Shameless Hussy Productions and the Firehall Arts Centre present Love Bomb, a musical written by the ever-so-talented rising star Meghan Gardiner.
This was the most incredible two-women show I’ve ever seen. I was surprised to walk into a truly minimalistic performance space consisting of only a few props. What a delightful change to have only the vitally important things on the stage: the two actresses, a small concert stage with sound equipment and guitars, and four chairs. The simplicity of the set made the audience compelled to be focused on the actresses and their expressions where the real depth of the story was found.
The artistic qualities of the musical were indescribable. This is a show about something so crushingly real in our world: the power of love, which can be devastating and beautiful — and sometimes both at once.
“Love Bomb is not your typical musical in that the characters feel compelled to sing and it’s quite unnatural,” Gardiner told The Peak. “The story takes place during a rock concert, so it would be natural to sing.” The musical was touching and riveting partly because the audience could relate to the feelings of the two characters: regret, anguish, passion, desperation, and anger all in the name of love.
“The story is a mystery and the songs are the clues,” Gardiner explained. “The songs greatly advance the story.” The show’s plot is constructed from an emotional exchange between the mother of a missing daughter and the rising rock star who has the lyrics of songs that belonged to the missing girl.
Every song and their strategically written lyrics are a huge part of the storyline — the audience was hanging off each and every word sung and exchanged between the characters. The story truly toys with the idea of love and expresses a mother’s pain and desperation so well. The connection between the two characters is obvious from the moment they meet, and eventually it becomes an exchange of compassion and humanity — an example of how unfortunate but relatable situations can crash two very different people together.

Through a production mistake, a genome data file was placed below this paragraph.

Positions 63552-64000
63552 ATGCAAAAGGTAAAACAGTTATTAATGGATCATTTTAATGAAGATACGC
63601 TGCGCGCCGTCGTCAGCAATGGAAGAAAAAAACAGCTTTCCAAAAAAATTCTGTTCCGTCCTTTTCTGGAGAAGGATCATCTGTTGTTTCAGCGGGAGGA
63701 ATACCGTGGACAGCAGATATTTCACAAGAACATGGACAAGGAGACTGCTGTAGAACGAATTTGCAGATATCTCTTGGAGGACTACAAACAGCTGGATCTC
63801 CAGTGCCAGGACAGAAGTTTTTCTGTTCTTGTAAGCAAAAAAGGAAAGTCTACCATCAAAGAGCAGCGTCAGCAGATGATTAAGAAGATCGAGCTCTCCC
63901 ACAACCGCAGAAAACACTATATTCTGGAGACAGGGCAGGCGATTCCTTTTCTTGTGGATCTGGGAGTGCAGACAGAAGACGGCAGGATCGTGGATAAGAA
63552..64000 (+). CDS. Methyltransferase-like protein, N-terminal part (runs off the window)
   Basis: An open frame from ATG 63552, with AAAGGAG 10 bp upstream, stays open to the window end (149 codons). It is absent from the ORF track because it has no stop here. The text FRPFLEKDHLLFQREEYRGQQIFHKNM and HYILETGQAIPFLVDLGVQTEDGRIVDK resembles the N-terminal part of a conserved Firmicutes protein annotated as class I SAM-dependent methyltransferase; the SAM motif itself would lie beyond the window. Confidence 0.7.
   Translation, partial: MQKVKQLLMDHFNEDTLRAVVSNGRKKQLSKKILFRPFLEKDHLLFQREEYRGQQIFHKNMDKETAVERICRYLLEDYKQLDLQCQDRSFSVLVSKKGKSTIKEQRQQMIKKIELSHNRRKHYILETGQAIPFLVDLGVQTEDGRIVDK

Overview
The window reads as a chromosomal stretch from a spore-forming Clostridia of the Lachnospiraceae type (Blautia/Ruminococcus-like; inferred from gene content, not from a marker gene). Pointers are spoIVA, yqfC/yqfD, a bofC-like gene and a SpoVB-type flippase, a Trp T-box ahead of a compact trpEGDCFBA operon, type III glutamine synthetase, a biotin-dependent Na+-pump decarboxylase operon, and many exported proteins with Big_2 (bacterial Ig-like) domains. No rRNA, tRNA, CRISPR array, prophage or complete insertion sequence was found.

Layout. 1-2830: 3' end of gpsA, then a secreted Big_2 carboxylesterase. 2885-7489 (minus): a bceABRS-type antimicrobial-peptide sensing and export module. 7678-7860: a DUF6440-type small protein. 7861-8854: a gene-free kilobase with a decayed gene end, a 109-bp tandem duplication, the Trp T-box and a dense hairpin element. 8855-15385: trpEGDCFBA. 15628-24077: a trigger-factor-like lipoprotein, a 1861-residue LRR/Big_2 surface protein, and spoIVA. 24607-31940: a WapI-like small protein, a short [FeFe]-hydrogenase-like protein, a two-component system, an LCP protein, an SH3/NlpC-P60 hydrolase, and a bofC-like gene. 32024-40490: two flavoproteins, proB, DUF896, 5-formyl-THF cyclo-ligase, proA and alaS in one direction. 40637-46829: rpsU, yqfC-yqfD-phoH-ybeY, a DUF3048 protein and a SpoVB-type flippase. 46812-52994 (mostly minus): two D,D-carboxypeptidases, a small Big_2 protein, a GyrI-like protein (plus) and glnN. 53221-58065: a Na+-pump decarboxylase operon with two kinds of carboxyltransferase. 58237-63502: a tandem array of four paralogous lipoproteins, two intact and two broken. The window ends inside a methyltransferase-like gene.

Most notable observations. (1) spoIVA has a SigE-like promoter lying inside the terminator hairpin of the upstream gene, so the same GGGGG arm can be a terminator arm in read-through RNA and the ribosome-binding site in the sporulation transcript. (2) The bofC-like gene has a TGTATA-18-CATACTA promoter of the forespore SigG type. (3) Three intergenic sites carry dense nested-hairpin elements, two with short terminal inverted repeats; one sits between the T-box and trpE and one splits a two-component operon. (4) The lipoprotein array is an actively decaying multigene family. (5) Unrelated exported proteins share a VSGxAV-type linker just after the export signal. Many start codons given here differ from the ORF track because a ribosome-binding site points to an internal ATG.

Meghan Gardiner spoke about her creative process and her inspiration found in Vancouver, and she expressed that this production was one of the best creative experiences she’s ever had and what an honour it was to have worked with Steve Charles. “I don’t like to write, but I like to have written,” Gardiner joked. “It’s tough literally trying to invent for a deadline — but when it finally comes together it is so gratifying.”
Raised in Vancouver, Gardiner feels greatly inspired by the city — especially with the support of her family. “I feel a real sense of calm in nature and in the beauty of Vancouver [. . .] it clears my head and helps me to be creative.”
I strongly applaud this beautiful musical that is unafraid to boldly call attention to an issue in our society that is often ignored or misunderstood. I can’t say much more than that, as the effectiveness of the show depends on you not knowing what to expect.
But I recommend that you all go see it, because it is captivating, heartbreaking, and, above all, important. The talent explodes off the stage and brings to life Gardiner’s essential message: “Whether it’s as an explosion of fierce adoration or as a manipulative tool, love is powerful.”